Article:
Sidewalks more than amenities: Protecting pedestrians

Published 12:00 am Saturday, February 25, 2012

Charlotte’s tragedy on West Tyvola Road last week should serve as a cautionary tale to cities across the state. Sidewalks are more than a nicety — they are a matter of public safety.
On Wednesday morning, a 5-year-old boy and his 1-year-old brother died after a truck hit them on the shoulder of West Tyvola. They were walking to daycare with their father and another sibling, a daily ritual for the young family.
Nothing could underscore the need for sidewalks more urgently. The driver may be at fault for veering toward the shoulder of the road, but curbing and a sidewalk could have put the children at a safe distance from his speeding truck.
When the word “transportation” comes up, people often envision cars, trucks and trains. But for a good many citizens, transportation also means “feet.” Some walk by choice for fitness and environmental reasons. But necessity compels people like the father and his four children to walk, people for whom a car trip is a luxury. With gas prices high, residents need sidewalks now more than ever.
But tell that to Congress.
As divided lawmakers try to come together on a multi-billion-dollar transportation plan for the next four-and-a-half years, the House’s proposal eliminates dedicated funding for public transportation, including sidewalks and bike lanes. Sidewalks may seem like a minor point in a huge bill, but they matter a great deal.
Salisbury has leaned heavily on grants to expand its sidewalk network. According to City Engineer Dan Mikkelson, the city has obtained and used federal grants over the past 15 years to fund $1.6 million worth of sidewalks, $1.1 million of greenway and $1.4 million for downtown sidewalks.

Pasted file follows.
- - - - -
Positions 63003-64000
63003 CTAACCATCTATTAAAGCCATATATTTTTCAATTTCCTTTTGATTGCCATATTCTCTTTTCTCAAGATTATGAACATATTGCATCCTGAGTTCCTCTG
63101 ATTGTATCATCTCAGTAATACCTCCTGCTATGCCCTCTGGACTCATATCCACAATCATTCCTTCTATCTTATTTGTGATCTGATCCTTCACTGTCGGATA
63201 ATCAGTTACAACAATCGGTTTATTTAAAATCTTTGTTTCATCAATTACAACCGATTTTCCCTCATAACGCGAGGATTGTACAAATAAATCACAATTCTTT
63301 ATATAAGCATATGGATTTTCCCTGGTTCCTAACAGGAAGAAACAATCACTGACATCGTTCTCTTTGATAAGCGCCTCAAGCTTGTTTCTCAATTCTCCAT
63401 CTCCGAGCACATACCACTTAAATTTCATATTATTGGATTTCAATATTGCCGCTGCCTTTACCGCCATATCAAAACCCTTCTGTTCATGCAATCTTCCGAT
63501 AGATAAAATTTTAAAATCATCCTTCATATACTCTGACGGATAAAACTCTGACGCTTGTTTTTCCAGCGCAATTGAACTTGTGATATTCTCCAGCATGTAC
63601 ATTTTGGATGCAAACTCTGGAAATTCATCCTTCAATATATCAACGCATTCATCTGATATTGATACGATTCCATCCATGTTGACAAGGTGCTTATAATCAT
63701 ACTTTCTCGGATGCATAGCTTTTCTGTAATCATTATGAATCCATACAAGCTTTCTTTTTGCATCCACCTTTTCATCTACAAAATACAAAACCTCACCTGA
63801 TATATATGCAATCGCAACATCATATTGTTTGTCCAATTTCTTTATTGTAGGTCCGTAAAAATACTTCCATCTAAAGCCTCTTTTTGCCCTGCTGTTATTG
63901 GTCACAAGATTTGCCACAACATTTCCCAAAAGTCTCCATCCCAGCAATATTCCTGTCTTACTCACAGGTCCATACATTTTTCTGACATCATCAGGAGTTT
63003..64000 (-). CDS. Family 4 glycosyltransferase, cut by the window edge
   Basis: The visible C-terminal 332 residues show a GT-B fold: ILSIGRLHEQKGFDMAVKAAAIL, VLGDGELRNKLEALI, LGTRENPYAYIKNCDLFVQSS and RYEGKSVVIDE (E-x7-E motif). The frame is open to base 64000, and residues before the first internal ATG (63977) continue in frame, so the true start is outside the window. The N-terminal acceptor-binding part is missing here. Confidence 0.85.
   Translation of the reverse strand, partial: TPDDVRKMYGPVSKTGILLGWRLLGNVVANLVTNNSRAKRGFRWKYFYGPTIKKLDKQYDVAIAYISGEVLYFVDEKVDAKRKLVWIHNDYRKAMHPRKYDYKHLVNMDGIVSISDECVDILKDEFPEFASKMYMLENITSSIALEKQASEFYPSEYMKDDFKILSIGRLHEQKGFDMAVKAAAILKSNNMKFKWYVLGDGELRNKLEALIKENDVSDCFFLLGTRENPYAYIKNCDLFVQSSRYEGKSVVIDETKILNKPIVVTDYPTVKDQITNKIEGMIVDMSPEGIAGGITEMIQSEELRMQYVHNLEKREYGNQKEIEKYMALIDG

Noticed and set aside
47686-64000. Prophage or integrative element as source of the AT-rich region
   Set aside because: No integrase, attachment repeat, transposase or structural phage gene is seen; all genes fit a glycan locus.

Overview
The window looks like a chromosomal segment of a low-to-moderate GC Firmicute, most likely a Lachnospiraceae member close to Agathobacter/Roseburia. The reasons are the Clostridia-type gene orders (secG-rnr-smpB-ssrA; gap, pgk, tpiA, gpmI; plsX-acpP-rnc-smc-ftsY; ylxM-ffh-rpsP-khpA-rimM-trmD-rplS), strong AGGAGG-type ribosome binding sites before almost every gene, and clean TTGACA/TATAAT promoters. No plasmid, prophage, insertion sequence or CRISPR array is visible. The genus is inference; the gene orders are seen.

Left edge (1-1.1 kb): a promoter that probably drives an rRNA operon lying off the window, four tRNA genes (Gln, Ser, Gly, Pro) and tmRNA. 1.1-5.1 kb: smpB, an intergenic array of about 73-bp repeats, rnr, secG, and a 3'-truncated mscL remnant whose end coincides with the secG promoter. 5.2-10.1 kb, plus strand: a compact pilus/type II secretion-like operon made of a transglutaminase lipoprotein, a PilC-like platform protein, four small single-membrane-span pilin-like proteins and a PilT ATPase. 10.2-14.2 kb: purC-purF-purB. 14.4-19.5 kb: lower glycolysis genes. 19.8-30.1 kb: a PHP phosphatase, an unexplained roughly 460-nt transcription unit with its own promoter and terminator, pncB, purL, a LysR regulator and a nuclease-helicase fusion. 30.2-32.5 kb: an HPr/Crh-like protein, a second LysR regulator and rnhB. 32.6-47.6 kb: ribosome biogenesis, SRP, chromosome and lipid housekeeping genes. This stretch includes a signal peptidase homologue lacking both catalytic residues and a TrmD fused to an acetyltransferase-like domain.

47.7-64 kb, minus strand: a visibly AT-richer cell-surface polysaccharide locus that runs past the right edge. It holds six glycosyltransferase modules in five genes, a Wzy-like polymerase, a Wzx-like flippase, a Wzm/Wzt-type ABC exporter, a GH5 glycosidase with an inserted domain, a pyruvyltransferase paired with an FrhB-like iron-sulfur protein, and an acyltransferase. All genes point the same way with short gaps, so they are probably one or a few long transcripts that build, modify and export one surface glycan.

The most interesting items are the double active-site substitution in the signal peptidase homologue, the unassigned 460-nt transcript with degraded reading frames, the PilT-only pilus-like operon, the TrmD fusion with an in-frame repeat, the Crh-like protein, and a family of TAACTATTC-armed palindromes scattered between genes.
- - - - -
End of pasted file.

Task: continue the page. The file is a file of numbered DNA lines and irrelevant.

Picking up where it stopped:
Another $1.1 million in federal funding has been recommended for approval, Mikkelson says, for sidewalks near Salisbury Mall and on Old Wilkesboro Road, as well as other locations. The city hopes a separate grant will fund bike lanes on West Innes north of Catawba College, a popular route for walkers and runners.
Cities stopped building sidewalks after World War II as auto use increased and subdivisions popped up away from city streets. The job of filling the gap between that time and today’s need for pedestrian safety is a costly and sometimes unpopular one. Sidewalks included in road projects like the widening of U.S. 70 can appear to be sidewalks to nowhere. Developers complain that requiring sidewalks in new developments makes building cost prohibitive.
But people need sidewalks, as the Charlotte incident proves, and cities must continue to build with safety in mind. Meanwhile, drivers should take particular care on city streets and roads that lack sidewalks. Where pedestrians have worn a path, more walkers are sure to follow — and some may be too small to see you coming.